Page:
At 38, however, Mr Lau remains single. ‘Where’s the missus? You tell me – I’m too busy making a living to go looking for a wife!’ he laughs.

All the same, lucrative possibilities have occasionally loomed on the horizon. ‘Once an American guy came by. He said he wanted to set up a wholesale business. Flying my bean sprouts out to the United States. But it didn’t work out. Those Americans are crazy, they’re so bloody picky. He told me the sprouts weren’t up to American standards.’

He picks up a handful of beansprouts, turning and tapping them gently until they all sit the same way up. ‘This guy said in America everything has to be the same size, all neat and tidy like this. You see the brown root there? That wouldn’t do, he told me, not nice-looking enough for the Americans.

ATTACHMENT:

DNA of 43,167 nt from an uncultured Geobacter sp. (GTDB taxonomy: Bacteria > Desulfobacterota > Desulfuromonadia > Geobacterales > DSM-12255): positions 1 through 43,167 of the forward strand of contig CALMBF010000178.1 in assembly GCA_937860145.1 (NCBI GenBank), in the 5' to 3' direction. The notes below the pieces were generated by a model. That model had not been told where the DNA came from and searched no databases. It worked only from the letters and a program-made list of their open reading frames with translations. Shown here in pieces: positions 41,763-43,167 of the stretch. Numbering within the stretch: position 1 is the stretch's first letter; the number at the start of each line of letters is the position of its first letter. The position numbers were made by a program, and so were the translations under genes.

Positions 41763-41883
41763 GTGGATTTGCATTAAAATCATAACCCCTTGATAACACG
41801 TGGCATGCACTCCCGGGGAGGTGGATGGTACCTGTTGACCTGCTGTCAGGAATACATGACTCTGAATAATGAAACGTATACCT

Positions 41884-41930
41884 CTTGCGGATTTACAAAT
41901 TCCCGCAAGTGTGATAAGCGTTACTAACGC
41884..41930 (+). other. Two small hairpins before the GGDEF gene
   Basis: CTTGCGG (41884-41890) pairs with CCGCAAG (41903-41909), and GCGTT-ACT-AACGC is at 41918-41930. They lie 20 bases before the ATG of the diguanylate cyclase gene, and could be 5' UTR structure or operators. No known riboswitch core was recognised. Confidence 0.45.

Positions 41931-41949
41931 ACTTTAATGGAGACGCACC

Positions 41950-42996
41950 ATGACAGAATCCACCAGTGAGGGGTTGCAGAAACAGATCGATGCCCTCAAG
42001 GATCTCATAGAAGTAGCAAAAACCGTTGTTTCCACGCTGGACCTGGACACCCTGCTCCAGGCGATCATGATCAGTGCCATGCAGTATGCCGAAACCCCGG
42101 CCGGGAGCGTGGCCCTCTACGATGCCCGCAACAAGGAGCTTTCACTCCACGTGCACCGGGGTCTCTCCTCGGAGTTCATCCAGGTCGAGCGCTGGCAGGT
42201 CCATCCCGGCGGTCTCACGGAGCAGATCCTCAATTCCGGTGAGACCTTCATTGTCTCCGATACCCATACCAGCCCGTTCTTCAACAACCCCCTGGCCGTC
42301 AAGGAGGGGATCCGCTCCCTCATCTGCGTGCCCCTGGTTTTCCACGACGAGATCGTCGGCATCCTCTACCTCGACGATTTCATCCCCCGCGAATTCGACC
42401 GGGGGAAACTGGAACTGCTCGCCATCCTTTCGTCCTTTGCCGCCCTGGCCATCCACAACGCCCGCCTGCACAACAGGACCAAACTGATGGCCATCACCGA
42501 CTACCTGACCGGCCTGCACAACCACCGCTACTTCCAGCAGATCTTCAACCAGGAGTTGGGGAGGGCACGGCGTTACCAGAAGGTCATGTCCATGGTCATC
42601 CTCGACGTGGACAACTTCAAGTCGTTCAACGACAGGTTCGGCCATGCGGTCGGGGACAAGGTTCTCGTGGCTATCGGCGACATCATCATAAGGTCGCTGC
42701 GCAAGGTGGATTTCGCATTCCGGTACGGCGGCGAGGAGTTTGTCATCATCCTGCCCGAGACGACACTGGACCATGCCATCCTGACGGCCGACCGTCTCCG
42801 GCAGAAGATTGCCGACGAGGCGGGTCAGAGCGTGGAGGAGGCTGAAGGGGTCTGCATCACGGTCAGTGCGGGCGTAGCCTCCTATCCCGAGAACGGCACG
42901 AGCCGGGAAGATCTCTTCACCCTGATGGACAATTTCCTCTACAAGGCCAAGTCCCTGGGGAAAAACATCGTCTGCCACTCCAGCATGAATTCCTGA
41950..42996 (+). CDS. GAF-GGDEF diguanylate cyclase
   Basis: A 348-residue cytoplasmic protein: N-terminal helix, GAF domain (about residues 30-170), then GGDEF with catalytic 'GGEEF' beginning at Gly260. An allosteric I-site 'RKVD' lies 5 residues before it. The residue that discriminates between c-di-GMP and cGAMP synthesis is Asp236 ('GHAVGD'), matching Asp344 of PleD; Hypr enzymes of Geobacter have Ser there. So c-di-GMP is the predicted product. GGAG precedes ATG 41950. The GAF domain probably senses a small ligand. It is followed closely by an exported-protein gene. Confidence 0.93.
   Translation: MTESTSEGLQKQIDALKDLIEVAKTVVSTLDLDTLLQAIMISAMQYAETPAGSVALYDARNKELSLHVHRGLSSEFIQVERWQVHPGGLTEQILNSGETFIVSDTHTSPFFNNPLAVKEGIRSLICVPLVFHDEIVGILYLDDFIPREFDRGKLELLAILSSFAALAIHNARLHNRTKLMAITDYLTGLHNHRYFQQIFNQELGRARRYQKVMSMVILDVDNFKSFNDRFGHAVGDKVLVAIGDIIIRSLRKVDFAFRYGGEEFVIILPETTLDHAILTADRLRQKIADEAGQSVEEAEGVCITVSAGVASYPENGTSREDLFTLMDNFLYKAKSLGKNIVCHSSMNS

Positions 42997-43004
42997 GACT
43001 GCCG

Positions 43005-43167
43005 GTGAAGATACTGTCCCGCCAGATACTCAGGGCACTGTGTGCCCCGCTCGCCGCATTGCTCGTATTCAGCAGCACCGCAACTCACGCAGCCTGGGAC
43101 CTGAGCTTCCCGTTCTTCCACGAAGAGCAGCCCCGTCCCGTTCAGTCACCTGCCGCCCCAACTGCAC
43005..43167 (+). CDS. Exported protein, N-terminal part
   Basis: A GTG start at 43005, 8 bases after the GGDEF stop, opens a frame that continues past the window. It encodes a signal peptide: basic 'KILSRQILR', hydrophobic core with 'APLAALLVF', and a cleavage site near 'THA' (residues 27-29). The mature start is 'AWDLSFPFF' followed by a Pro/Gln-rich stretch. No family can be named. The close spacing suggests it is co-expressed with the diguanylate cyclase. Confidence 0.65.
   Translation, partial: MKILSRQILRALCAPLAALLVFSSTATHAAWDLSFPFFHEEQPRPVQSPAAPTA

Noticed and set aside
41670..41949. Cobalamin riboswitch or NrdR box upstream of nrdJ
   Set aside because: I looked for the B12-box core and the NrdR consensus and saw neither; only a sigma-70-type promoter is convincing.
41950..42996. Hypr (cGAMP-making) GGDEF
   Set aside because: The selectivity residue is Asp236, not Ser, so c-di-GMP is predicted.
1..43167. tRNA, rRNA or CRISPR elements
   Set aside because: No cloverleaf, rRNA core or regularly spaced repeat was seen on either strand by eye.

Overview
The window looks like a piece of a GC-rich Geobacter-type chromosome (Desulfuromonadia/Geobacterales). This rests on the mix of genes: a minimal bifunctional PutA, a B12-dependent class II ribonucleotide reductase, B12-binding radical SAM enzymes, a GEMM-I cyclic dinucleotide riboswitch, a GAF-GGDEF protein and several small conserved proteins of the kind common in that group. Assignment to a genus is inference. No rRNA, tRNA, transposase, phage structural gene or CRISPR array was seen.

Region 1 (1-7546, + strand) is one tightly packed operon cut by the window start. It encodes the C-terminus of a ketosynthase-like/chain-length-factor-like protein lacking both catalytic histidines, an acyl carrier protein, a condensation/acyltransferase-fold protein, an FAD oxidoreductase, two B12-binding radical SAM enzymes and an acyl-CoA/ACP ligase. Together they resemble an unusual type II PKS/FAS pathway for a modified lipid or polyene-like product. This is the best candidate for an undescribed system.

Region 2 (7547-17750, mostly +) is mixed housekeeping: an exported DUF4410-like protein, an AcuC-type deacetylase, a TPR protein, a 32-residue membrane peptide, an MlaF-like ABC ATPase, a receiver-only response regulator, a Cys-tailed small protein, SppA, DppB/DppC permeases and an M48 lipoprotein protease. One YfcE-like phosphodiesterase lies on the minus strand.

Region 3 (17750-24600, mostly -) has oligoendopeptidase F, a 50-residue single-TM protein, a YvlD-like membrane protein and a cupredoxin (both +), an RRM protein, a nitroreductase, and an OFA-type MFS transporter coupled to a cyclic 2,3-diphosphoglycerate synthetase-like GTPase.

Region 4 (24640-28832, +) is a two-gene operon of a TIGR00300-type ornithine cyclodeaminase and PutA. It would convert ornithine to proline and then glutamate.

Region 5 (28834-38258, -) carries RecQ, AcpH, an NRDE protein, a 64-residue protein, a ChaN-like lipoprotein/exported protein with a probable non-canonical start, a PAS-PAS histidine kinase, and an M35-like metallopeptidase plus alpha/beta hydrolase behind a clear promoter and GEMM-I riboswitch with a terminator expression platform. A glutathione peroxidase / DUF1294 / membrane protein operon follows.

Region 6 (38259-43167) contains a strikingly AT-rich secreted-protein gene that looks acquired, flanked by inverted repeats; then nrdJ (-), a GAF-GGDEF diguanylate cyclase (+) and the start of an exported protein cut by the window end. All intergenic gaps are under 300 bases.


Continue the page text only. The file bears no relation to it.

‘I tried to negotiate and set up a joint venture. But no, in the end he went to a bigger supplier. Crazy though, wanting them all the same size. They don’t grow like that.

‘And you know what else he told me? That you Westerners like to cut off the bean and just eat the sprout! Don’t you know it’s the bean that’s got all the taste and the goodness?’ Little does he know that soya beans in the West are only really considered fit to be fed to the animals that will become our steak or our ham.

Jane Parry is a journalist based in Hong Kong.


The Ford Soybean

Journalists couldn’t believe their eyes as they watched car magnate Henry Ford seize an axe and hack away at a brand new automobile. High jinks and public-relations flair came together in November 1940 as Ford demonstrated the toughness of a car body made from soya-based plastic.

Ford’s antics were based on his faith in the soybean’s value to industry. Saying that he’d like to ‘grow cars rather than mine them’, by 1935 his assembly lines were pumping a bushel of beans into each automobile – as paint, body materials and oils.

Oil-derived chemicals were to elbow soybeans off industry’s research agenda, but after World War Two beans were back with a new role in the West as farm crops.